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Iowa Caucus; Gingrich and Romney; Sandusky's Wife Scrutinized; 2012 Economic Forecast

Aired December 27, 2011 - 19:00   ET



Millions of people in America log on to social media sites like Twitter at work every day. What happens when they leave their job? Do you take your followers with you? One company says no and it is suing a former employee.

Last night on this program we showed you a video of a little girl ranting about big business and gender roles, 4-year-old Riley joins us OUTFRONT tonight.

And with the Iowa caucus just a week away no candidate has broken out from the pack. It looks like it's going to come down to the wire.

Let's go OUTFRONT.

Good evening. I'm Ali Velshi sitting in for Erin Burnett.

OUTFRONT tonight, countdown to Iowa caucuses, we're just a week away. Campaigning is kicking into high gear. Candidates are crisscrossing the state, trying to pick up last-minute support for the first contest in the race for the GOP nomination. Let's go straight to our political correspondent, Jim Acosta. He is on the ground in Iowa.

Jim good to see you; lots of campaign events today, everybody is back in the game. A recent poll showed that 12 percent of voters in Iowa still undecided. You spoke with the Iowa GOP chair about the race. What did he have to say?

JIM ACOSTA, CNN POLITICAL CORRESPONDENT: Ali, basically he said this is a caucus race in Iowa that he has never seen before. Basically, this is the most unsettled field of candidates that a lot of Republican operatives have seen in this state in a long time. If you just look at the polling you basically have three candidates at the top right now.

Mitt Romney, Newt Gingrich and Ron Paul and then below them is sort of a medium tier, the other three candidates who are campaigning in this state, Rick Santorum, Michele Bachmann and Rick Perry and basically according to the chairman of the Republican Party here in Iowa, Matt Strong (ph), any of those candidates could rise or fall over the next seven days. So it's a wide open race. It could go, as you just said, down to the wire. VELSHI: Jim, let's talk about the evangelicals. Exit polls from 2008 show that 60 percent of Republican caucusers (ph) in Iowa describe themselves as evangelical. You know my colleague, Christine Romans who is from Iowa, likes to point out that she thinks the rest of us don't -- we sort of use this word and don't really fully understand what it means. We almost use it interchangeably with religious fundamentalists. And she says in Iowa, it is substantially broader than that, so how do these candidates court this evangelical vote?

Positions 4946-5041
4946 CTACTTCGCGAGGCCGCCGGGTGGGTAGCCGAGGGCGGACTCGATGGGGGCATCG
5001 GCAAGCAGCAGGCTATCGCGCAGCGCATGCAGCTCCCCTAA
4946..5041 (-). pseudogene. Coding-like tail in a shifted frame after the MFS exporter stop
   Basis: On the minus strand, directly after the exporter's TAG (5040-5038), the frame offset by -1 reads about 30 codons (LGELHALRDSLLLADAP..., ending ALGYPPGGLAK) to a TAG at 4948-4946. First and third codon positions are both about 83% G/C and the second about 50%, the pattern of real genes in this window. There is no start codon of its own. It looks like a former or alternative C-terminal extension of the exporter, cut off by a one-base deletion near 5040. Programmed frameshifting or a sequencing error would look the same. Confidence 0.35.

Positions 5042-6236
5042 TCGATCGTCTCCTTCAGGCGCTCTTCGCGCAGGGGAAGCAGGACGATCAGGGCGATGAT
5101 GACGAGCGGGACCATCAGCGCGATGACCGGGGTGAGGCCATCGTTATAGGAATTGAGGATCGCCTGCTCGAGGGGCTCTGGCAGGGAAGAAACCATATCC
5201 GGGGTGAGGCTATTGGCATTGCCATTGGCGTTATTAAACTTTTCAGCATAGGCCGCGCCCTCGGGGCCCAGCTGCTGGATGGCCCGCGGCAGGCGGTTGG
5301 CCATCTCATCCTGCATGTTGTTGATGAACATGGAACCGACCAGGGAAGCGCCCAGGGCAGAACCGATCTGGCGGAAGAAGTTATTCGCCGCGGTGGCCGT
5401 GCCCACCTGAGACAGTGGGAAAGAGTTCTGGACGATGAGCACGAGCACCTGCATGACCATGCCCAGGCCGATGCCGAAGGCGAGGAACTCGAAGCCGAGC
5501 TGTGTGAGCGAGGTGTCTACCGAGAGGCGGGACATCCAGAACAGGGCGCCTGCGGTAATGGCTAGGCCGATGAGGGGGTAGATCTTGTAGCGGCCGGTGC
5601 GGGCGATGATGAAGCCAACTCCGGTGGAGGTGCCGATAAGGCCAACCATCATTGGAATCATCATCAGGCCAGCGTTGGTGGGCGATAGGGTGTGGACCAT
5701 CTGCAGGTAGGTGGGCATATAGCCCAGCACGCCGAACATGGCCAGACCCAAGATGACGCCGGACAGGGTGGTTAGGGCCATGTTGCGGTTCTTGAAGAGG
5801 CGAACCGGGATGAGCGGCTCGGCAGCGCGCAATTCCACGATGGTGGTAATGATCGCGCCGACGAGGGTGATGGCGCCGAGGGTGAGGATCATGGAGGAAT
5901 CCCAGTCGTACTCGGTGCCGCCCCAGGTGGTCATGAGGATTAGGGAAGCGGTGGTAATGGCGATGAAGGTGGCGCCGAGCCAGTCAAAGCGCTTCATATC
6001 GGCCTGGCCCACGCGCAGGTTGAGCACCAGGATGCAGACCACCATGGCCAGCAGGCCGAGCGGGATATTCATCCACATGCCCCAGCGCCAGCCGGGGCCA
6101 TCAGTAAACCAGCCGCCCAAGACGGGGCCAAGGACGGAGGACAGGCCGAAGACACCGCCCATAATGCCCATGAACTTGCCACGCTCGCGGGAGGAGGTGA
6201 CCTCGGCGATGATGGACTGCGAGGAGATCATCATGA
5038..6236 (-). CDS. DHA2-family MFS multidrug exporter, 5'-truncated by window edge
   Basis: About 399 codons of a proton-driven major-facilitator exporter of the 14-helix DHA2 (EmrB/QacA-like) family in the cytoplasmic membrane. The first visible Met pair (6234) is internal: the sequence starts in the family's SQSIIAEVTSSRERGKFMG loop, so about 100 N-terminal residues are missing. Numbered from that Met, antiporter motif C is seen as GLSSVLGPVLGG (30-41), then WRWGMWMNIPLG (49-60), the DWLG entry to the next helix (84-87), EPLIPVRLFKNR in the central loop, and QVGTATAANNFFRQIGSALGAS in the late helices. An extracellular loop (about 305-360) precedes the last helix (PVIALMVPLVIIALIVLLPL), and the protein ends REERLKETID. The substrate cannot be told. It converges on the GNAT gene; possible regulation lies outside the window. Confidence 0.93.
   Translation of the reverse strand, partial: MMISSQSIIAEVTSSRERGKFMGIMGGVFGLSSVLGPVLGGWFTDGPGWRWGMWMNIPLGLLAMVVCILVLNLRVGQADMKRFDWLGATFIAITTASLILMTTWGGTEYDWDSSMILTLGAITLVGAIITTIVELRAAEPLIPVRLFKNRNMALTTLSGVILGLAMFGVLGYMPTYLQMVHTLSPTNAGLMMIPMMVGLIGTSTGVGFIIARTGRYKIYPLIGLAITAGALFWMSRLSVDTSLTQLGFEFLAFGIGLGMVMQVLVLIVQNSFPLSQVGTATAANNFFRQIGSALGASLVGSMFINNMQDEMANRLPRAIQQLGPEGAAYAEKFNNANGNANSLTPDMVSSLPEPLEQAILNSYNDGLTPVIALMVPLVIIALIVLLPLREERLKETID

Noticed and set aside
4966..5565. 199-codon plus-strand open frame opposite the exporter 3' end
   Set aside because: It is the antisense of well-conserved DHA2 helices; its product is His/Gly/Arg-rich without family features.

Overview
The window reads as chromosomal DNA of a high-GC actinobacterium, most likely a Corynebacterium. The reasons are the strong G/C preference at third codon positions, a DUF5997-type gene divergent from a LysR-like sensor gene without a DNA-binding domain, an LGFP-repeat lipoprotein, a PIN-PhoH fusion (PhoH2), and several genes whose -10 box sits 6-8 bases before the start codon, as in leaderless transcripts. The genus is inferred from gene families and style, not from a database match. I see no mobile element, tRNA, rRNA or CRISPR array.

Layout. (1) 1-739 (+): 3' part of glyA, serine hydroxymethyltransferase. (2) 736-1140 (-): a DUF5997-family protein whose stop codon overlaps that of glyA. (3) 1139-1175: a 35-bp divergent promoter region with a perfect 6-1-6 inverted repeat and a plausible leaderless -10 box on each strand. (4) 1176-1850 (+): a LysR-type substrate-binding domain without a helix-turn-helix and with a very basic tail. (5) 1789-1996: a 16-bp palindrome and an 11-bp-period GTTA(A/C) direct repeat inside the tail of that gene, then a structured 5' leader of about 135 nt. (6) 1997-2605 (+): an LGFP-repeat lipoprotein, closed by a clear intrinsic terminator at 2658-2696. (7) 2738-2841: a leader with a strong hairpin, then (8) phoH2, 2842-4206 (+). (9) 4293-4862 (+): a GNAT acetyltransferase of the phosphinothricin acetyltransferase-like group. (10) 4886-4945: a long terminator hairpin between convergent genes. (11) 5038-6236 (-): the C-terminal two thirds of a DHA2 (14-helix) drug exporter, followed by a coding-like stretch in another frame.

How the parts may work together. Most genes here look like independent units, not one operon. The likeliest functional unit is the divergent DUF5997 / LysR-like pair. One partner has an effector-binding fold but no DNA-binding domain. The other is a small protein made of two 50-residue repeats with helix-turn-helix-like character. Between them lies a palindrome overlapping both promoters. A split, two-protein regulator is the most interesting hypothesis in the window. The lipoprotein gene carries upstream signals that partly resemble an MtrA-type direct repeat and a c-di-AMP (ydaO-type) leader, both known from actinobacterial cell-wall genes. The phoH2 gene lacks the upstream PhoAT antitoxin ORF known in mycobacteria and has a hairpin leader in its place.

ACOSTA: Well, they're doing it tonight, there's a prominent social conservative who hosts a radio talk show. His name is Steve Diest (ph) and that talk show host is hosting a town hall today that will feature four of the Republican candidates, Gingrich, Santorum, Bachmann and Rick Perry. They'll all be calling in and it's going to be interesting to listen to that talk show because basically they're all going to be appealing to this voting bloc.

The social conservatives that figure so prominently here in the Iowa caucuses, folks like you know Pat Robertson, the Christian broadcaster has done well in the past. He ran for president, as you know and did well here in Iowa because of that segment of this Republican voting population here. So it's going to be interesting to watch Rick Perry is -- he's playing harder for this vote maybe more than anybody else in this field right now and it's a smart play.

VELSHI: All right, Jim Acosta thanks for your reporting. We'll talk to you soon, Jim Acosta in Des Moines, Iowa.